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Home » Clarion » 2017 » September 2017 » Lenny Dick: mourning an activist

Lenny Dick: mourning an activist

Lenny Dick at a PSC rally at Bronx Community College.

Lenny Dick, a PSC executive council member known for his passion for organizing and representing workers and students at CUNY, died of a heart attack on August 27. He was 70.

An adjunct instructor in the mathematics and computer science department at Bronx Community College (BCC), Dick was a tireless advocate for anyone whom he believed wasn’t getting a fair deal. As a PSC executive council member, Dick highlighted the economic plight of workers and organized adjuncts, and pushed for better compensation – from health insurance to higher pay rates – and more job security from CUNY. BCC Chapter Chair Sharon Utakis said his death “leaves a gaping hole in our chapter.”


Dick died as he lived, spending his last days gearing up for campus organizing in the new semester.

“The day before he died, Lenny called me excited about a three-hour BCC executive board meeting he had attended on Thursday,” recalled retiree Glenn Kissack. “He was enthusiastic about the young leaders at his college and their plans to have a rally there when the contract expires in November. He told me of his plans to speak with other adjuncts and to invite students to the rally. He was ready to go. Lenny was never happier than when he was in the heat of battle.”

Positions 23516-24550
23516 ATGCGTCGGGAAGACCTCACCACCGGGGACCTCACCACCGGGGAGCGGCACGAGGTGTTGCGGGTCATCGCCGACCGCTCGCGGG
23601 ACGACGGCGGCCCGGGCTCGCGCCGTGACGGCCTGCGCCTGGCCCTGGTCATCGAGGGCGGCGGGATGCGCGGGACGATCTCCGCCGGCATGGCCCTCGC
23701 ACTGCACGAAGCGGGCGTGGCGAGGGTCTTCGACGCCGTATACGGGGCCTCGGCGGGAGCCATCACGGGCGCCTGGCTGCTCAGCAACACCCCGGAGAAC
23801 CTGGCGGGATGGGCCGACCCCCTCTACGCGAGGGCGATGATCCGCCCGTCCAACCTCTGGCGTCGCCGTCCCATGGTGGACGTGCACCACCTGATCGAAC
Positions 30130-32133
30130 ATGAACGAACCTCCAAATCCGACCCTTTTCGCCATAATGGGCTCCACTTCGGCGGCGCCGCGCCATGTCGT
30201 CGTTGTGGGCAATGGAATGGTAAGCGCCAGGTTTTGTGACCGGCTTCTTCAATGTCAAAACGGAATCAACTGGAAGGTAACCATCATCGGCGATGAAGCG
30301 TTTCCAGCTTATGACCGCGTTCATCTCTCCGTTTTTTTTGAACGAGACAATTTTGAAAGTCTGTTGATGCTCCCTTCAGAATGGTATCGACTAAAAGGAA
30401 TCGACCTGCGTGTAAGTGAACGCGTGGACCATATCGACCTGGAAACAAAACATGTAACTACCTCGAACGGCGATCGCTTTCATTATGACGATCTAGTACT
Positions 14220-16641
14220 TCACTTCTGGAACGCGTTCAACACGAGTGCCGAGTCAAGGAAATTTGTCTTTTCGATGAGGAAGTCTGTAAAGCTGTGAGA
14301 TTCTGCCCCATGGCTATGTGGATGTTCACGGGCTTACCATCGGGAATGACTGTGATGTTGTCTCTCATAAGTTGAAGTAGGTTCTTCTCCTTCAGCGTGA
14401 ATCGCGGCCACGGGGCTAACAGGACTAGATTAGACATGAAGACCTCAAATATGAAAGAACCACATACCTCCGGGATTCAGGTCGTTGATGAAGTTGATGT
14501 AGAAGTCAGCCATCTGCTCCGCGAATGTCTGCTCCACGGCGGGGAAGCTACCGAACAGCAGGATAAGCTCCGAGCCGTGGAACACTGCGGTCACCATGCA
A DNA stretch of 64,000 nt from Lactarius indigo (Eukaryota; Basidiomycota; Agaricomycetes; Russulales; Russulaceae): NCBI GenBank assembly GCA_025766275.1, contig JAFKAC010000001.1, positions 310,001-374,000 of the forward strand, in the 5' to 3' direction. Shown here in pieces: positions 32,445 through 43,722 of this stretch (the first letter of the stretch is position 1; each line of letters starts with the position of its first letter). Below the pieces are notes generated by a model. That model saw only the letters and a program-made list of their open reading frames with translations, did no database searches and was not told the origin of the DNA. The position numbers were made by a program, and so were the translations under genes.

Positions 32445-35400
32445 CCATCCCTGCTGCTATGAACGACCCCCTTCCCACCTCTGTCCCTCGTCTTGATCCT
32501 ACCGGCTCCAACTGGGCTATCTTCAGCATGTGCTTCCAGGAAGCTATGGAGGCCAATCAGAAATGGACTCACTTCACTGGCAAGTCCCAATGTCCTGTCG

Allison Gorr, the PSC adjunct liaison for BCC who worked in Dick’s department, recalled, “Lenny was an outspoken, dedicated and optimistic leader, who always encouraged adjuncts to be more involved in union activities.” She told Clarion, “He helped organize chapter meetings, campus rallies and other actions. He introduced me to the PSC at BCC many years ago and often assisted me in my liaison work with part-time members.”

According to friends and family, Dick came of age during the movements for labor and civil rights. He was a member of the Students for a Democratic Society and part of the student uprisings at Columbia University in the 1960s. Before teaching at BCC, Dick was a New York City public school teacher, a career he risked by being a vocal advocate for students’ rights.

PSC Treasurer Sharon Persinger recalled how Dick was instrumental in her becoming active in the union when she joined his department at BCC. She noted how he always mobilized the chapter to get involved in broader social justice issues, such as protecting unionized cafeteria workers on campus who were facing layoffs.

“We put out leaflets at the cafeteria and with their union, UNITE HERE, organized a rally at the campus gate to educate students and faculty about their situation, and to pressure the administration to ensure the workers kept their jobs,” she said. “Lenny organized the BCC chapter to attend the rallies to support the family of Ramarley Graham, a young man from the Bronx killed in 2012 by a NYPD officer, in their fight to get some justice for him. He kept his eyes on workers’ struggles, especially in the Bronx, and organized the BCC chapter to act in support of those fights.”


PSC President Barbara Bowen told union delegates, “No rally was too small for Lenny, no effort of resistance was unimportant. At our next rally, coming soon, we should raise a loud shout on his behalf. I admired Lenny for his modesty, his relentlessness, his refusal to be diverted or discouraged.”

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